Sylvain David: What energy sources by 2050?

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Production of energy worldwide reached 10 billion tonnes of oil equivalent (toe) per year. It is largely through the oil, gas and coal, so very unequal in the world. If rich countries waste, many countries are developing and populous legitimately tend to massively increase their consumption in the coming decades. Energy scenarios predict an increase in 50 300% of global energy production by 2050. It is already clear that such an increase will be on the current model, based on fossil fuels, whose reserves are limited, the use of which leads to massive emissions responsible for CO2 climate change of great magnitude.

The development of new energy sources is essential today, whatever efforts we can do in controlling demand. These alternative sources are well known and relatively well quantified. Nuclear power appears as the only source available to quickly scale, but requires significant capital investment and public acceptance. Solar energy is an important source, but its implementation remains extremely expensive and complex. However, it is already competitive in areas without power system. Wind energy represents a small deposit and will probably exceed 10% of electricity production, and still intermittently and randomly. Biomass is an interesting approach, but difficult to develop large scale. Other sources (geothermal, waves, tides ...) seem unable to meet strong demand. The storage of energy (including hydrogen) is far from being under control. It represents a major technological challenge, and could make them more interesting intermittent energy in the future. Finally, thermonuclear fusion represents a massive source, but may not be available before the end of the century.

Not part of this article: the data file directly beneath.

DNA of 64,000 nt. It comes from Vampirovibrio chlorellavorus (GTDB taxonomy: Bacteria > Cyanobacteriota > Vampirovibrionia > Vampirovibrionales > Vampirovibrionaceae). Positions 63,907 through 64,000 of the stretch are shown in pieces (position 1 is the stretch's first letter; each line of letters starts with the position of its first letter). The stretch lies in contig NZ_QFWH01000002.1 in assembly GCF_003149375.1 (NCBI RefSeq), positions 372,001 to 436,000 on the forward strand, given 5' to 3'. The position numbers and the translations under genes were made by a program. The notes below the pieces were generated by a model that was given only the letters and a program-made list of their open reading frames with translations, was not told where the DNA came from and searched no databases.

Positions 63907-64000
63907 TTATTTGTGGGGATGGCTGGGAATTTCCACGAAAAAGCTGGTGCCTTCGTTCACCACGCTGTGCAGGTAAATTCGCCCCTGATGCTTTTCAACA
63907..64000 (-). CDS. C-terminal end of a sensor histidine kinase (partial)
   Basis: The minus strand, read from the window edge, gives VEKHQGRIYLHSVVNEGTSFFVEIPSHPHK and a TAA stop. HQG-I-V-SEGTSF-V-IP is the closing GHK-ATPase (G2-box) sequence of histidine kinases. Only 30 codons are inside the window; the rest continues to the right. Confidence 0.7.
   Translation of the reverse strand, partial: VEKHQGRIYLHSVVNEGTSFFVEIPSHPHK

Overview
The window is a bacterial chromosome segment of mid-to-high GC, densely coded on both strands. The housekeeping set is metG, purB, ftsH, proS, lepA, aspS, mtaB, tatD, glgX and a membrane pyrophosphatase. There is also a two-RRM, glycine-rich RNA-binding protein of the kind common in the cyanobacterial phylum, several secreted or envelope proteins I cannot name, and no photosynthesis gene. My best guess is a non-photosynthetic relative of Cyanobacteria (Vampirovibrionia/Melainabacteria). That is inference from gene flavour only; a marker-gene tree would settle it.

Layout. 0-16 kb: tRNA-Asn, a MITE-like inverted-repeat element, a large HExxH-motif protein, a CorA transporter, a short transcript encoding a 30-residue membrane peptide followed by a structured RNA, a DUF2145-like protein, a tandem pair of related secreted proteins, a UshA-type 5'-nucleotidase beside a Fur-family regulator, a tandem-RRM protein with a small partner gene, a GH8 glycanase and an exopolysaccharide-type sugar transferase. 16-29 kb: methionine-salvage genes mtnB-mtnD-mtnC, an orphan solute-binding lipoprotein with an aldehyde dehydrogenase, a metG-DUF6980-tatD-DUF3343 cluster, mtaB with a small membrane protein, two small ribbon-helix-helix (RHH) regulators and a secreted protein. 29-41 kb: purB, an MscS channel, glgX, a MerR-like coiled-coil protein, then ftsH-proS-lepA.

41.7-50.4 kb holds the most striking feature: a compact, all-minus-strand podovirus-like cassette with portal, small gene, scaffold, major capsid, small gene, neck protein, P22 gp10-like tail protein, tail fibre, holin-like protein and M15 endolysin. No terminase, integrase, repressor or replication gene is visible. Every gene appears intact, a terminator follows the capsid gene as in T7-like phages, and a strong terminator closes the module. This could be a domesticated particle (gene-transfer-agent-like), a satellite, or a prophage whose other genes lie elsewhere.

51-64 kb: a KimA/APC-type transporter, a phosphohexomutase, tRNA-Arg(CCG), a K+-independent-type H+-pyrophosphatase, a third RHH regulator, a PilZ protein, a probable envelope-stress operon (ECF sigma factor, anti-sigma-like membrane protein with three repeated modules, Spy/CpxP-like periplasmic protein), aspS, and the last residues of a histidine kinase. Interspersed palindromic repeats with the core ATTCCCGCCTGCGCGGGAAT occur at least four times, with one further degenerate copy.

Si le développement de l’électro-nucléaire au niveau mondial est sans doute la façon la plus rapide pour lutter contre l’effet de serre, cela ne sera en aucun cas suffisant. Le défi énergétique et climatique auquel nous sommes confrontés, nécessite la mise en place de la capture du CO2 émis par les centrales utilisant des combustibles fossiles et un développement soutenu des énergies renouvelables. Les alternatives aux énergies fossiles présentent leurs propres inconvénients, mais il n’est pas certain que nous ayons encore le choix «

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Sylvain David is in charge of research at the CNRS since 1999 the Nuclear Physics Institute of Orsay


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